23 September 2009


The past few days have been rainy.  Our roof has developed a noticeable leak in our kitchen, making us aware of a faint moldy smell above our ceiling, which we had until now excused as just the background smell of the place.  Our landlord assures us that he is on the leak, but I am now not surprised that I wake up in the morning with coughing fits.  When it rains, it pours, I suppose. 

I have titled this post "buckets" not only because it has been rainy, but because I have had a handful of realizations that have left me sopping with the chilly aftermath of discovery.  In a small way, that is. Below are the aforementioned lessons, questions, and frustrations. 

Gypsy children  
It hurts when I see children as young as five toddling car to car on the squealing metro as lights flicker, singing and begging for loose change--alone.  They are not orphans but slaves to their Roma parents.  I refuse to give money because I know it does not go to them but to their managers.  Filthy children with raggedy clothes who are school-age, must want something, and are denied the first and basic step of elementary education. 

I have come close to striking one of them on the street as they address me with an informal "you" (considered rude to an elder) in Russian (sometimes) and block my path, cornering me with some of their friends.  I wonder where this hatred of mine comes from.  I am not scared of being cornered by three small children; I am scared of their children and what a continuation of this means.  Or is this freedom that they teach to their children?  Independence?  Perhaps they enjoy the pain on my face when they hold up a filthy baby and an empty hand?  Walking on by is a difficult but necessary thing to do.  When I go out in the future I will try to take small portions of fruits and candies along to give instead--I am more comfortable feeding a child than quenching its parents' thirst.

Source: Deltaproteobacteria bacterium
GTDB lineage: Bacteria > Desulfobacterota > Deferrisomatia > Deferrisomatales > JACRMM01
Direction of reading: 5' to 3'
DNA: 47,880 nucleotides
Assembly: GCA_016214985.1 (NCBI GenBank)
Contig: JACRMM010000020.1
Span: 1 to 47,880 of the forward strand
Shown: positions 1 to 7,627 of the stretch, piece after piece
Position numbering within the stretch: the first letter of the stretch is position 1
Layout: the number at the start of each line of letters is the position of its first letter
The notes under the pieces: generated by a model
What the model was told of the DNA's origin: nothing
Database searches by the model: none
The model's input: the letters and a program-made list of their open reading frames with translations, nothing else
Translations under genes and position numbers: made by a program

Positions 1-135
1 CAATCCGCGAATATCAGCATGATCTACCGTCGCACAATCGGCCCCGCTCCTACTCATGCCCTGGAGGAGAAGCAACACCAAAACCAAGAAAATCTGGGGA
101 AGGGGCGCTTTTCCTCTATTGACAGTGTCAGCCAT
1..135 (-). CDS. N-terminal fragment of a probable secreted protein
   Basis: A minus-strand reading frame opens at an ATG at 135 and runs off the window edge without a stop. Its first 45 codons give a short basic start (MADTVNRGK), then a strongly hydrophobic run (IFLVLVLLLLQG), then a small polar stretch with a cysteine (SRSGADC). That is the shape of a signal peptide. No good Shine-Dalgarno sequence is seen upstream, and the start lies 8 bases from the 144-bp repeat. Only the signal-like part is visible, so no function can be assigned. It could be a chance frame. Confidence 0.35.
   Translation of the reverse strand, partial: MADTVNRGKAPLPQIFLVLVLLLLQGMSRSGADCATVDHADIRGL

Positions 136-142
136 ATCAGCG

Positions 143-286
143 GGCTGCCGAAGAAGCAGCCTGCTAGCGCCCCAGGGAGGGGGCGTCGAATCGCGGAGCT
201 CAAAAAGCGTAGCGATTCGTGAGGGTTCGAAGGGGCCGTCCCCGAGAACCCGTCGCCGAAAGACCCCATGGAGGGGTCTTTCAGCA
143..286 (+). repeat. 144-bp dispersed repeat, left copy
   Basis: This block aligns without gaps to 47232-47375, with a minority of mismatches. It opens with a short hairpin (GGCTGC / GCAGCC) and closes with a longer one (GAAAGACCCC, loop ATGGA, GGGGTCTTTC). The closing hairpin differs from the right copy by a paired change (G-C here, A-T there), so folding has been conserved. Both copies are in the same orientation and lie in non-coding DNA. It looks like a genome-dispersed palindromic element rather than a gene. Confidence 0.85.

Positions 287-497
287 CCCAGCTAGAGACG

Plural "you" 
On a lighter note, "Y'all" is a word which has long made me cringe with images of naive, lumbering Texans in Colorado tourist towns.  Though I have spent considerable time abroad, I have never been of such a strong opinion that English needs a plural-form "you."  While "y'all" still makes me tense-up, perhaps this is a natural and needed development in English.

Blast.  Why couldn't it have been a word with the letter "Z." Z-words are so lovely.  Or maybe "Q".  "J"?  We have so few words with such pretty letters and sounds.  Oh well, I suppose we have to give the Texans more than the Alamo, ... y'all. 

Traffic laws and a few antitheses thereof 
I have begun to fear vehicles here more than any other place.  There are the ubiquitous things one expects in a capital city--signal lights, traffic circles, and police waving drivers on--but all this seems like a waste of resources.  Signal lights seem to be for decoration, traffic circles look more like creaky erector sets, and the police have to do something for exercise as they stand in the middle of streets and yell at drivers.

Sidewalks provide no refuge for walkers, as parking is often achieved by plopping the vehicle halfway on the street and halfway on the sidewalk.  Extra points for running over pedestrians in the process.  This secretive point system encourages drivers of more nimble vehicles to go for bonus levels by pulling up right behind bipedal travelers beside busy streets and leaning on the horn so as to 1) make deaf or 2) scare to death.  Both options are not optimal because in the first instance the rash, offending pedestrian cannot hear the subsequent cursing of the driver and in the second, dead pedestrians do not yield desirable parking for low-clearance vehicles. 

President Misha has done well, I hear, eliminating corruption in the police system and increasing the force to suitable levels (there are police posted at all times at the tops and bottoms of all metro stations and nearly every major intersection).  Imagine if this police force were to suddenly and uniformly enforce a few choice traffic laws.  I would choose only three goals at first to ensure the system were not overloaded: enforcing red lights, prohibiting aiming for young mothers and their offspring, and liberating the sidewalks for pedestrians. 

It ain't so bad, y'all
For all my griping here, Georgia has still been the smoothest post-Soviet country I have visited.  Russian language works OK, no visas are needed for Americans, and I am finding that a great deal of people are interested in my research. While my research plan did not include looking at teachers' pay, it may improve the system to pay teachers more then 180 Ge Lari / mo (aprox. US$90 / mo).  Money may not be able to buy happiness, but it could probably snag a few teachers and make sure that they have something to eat. 

More to come...buckets to come. 

1 comment:

  1. I can relate to the traffic issues San Jose Costa Rica is the same except there are no cops. I still have the urge to run across the street as fast as I can and look behind me expecting someone to make a right turn into me. It sounds like things are going okay for you and I am grateful for that.


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